Strangely enough, the topic that caused the most dissention among those present was that of a proposed Nevada state lottery. The columnist that has long pushed for such a lottery, David Farside, seemed the only one in favor — along with this writer.
Though a state lottery has been debated at nearly every session of the Legislature since 1982, when then Lt. Gov. candidate Bill Boyd made it the centerpiece of his campaign, it has routinely failed to pass.
The main reason for the lack of support for a Silver State Lottery has been that the gaming industry has opposed it. Their rationale has been that it would be competition to their games of chance and, in effect, would cut down on their income, subsequently reducing the amount of gaming tax paid to the state.
The easiest way to rebut that argument, according to Farside, is that the amount of money Nevadans spend buying California state lottery tickets in northern Nevada alone has seen millions and millions of dollars go out of the state — dollars which certainly never saw the green felt or slots in Nevada casinos. If Nevada could just recoup those lost dollars we would be well ahead of the game.
Another argument used against the Nevada casinos’ stand is the fact that when the New Jersey lottery went into place it did not affect casino winnings one iota.
That Nevada is currently in some of the worst economic times in its history is a given. Among those institutions reportedly suffering the most is the state’s education system. If, as has been the case in some states with lotteries, the proceeds of such a venture would go 100 percent to education, it would be a windfall for both primary and higher education in Nevada.
One of the statements against the lottery that surfaced last Saturday was, “Most of the profits from other lotteries go to the administration of the lottery!” To counter that, Nevada already has in place an entity that could easily administer the lottery and that would be the Nevada Gaming Control Board.
In previous support of the state lottery, Farside has noted that it would be tailored so that only properties with unlimited gaming licenses could sell lottery tickets. With a guaranteed “hold” for the casinos and an opportunity to give the millions of visitors to Nevada each year a chance to buy lottery tickets, it would be a win-win for all concerned.
Whatever the money going to the state in the event a lottery is enacted here, it would be far more than is currently hitting the coffers in Carson City.
Support for a lottery in the upcoming Legislature is predicted to come from the school systems. With their vast numbers of voters, Legislators may be forced to look more kindly on the creation of a Nevada state lottery.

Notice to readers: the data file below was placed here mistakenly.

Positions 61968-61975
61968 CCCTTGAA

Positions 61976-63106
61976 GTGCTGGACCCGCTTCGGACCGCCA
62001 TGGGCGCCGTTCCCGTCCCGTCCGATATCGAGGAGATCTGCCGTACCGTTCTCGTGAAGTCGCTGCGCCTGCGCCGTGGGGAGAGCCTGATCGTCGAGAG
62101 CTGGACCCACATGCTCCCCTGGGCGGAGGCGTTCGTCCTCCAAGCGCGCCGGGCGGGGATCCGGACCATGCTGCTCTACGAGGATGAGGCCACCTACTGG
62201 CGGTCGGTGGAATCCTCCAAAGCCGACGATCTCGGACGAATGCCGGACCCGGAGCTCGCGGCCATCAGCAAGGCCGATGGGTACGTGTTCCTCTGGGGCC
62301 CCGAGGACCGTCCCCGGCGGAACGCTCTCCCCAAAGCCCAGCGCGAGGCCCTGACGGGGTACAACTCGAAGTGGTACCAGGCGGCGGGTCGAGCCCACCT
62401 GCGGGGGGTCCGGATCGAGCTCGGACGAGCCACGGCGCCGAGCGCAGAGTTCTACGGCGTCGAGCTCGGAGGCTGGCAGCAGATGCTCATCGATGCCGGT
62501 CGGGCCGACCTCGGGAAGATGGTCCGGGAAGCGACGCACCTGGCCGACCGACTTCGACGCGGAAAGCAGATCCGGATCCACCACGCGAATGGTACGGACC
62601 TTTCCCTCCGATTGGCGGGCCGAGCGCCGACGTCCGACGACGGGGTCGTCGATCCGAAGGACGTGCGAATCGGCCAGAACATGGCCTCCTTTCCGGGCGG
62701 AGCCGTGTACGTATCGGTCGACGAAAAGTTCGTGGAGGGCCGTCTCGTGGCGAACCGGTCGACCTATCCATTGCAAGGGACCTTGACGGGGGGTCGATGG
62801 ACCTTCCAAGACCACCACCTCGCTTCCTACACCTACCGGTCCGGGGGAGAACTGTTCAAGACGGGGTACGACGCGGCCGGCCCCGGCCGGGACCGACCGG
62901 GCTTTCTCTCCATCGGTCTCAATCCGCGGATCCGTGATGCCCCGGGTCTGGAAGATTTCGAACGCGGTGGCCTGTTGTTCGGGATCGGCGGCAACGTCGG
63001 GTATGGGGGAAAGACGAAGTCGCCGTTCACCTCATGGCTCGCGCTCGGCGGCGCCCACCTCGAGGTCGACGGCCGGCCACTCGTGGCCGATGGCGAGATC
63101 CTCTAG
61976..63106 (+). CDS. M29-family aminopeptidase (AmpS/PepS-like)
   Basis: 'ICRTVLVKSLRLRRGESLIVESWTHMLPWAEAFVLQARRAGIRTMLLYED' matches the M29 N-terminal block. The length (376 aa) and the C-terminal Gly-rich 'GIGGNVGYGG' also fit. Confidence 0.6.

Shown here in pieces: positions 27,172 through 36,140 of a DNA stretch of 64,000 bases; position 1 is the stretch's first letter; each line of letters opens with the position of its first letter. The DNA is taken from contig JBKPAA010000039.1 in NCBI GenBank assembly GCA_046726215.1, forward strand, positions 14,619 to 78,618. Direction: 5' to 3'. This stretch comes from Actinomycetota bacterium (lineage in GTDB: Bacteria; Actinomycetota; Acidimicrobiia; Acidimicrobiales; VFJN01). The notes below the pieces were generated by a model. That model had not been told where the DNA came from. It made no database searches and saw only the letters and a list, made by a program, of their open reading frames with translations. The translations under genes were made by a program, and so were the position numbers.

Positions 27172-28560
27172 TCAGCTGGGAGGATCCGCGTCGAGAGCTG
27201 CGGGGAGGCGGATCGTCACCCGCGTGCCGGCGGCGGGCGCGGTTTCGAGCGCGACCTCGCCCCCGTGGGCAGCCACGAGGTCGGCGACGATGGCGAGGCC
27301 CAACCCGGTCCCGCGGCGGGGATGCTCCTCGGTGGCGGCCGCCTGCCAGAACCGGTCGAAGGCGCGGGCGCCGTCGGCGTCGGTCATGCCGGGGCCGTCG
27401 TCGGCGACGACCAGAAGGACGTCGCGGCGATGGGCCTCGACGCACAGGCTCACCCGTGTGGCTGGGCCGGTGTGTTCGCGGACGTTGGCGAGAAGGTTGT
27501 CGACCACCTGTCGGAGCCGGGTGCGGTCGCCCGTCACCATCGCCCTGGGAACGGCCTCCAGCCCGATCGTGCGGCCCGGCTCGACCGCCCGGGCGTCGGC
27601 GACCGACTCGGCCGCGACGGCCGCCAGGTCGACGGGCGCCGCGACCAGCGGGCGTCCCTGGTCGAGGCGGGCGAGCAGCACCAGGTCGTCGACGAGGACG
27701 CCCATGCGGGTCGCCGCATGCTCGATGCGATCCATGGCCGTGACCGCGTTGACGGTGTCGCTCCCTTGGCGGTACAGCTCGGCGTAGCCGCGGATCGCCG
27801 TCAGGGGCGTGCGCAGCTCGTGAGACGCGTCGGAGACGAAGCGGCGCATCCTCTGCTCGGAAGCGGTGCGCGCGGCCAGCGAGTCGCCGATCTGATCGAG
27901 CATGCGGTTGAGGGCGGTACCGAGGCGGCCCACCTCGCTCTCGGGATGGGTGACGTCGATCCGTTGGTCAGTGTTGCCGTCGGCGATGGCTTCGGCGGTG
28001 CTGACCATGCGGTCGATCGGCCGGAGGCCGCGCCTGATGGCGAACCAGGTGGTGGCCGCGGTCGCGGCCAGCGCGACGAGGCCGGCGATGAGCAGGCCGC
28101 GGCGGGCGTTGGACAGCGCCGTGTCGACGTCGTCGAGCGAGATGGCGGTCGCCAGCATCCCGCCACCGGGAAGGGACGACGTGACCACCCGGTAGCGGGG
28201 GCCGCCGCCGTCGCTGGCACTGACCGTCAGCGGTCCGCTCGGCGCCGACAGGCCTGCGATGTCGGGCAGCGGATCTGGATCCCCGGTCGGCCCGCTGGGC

Saturday’s columnist luncheon was also a great opportunity for each one there to gage the human side of those writings that often appear side by side to theirs.
In regards to the diversity of the columnists, one in attendance noted, “I think the Tribune has the best and most qualified lineup of columnists of any publication in the state.” I would have to agree with him since he also mentioned that the old San Francisco Chronicle was a reader’s delight when it had its world famous stable of columnists.
I remember most of those guys well, since in the old days of marketing Reno/Sparks/Tahoe a “mention” in the Chronicle was worth about five pages of ad space in the paper.
Ruling the roost in those days was the inimitable Herb Caen, whose daily musings in “Baghdad by the Bay” were a must first-read for anyone in the Bay Area as well as the thousands of northern Nevadans that subscribed to the “Chron.” Caen was my favorite outlet since he often traveled to Reno on our invite and gave us good “item” mention on all occasions. His stellar contribution to the area occurred during the inaugural Virginia City Camel Race in 1960 when, as an attendee, he devoted one entire column to the event.
Second favorite in the Chronicle in those days was Stan Delaplane, who had a columnist’s “dream” job since his contract called for him to pen his stories outside the United States for six months out of the year — at the paper’s expense!
Another great satirical columnist in those days was Art Hoppe — who was sort of an early Dave Barry, but with a little more polish.
Another favorite was derby-wearing Charles McCabe, who chose Reno and the Mapes Motel for the site of one of his weddings.
It wouldn’t be fair to give Caen his well-earned due without mentioning his assistant, Jerry Bundsen, who had to screen the hundreds of “items” received on a daily basis and decide which ones to forward to Caen for his expert treatment.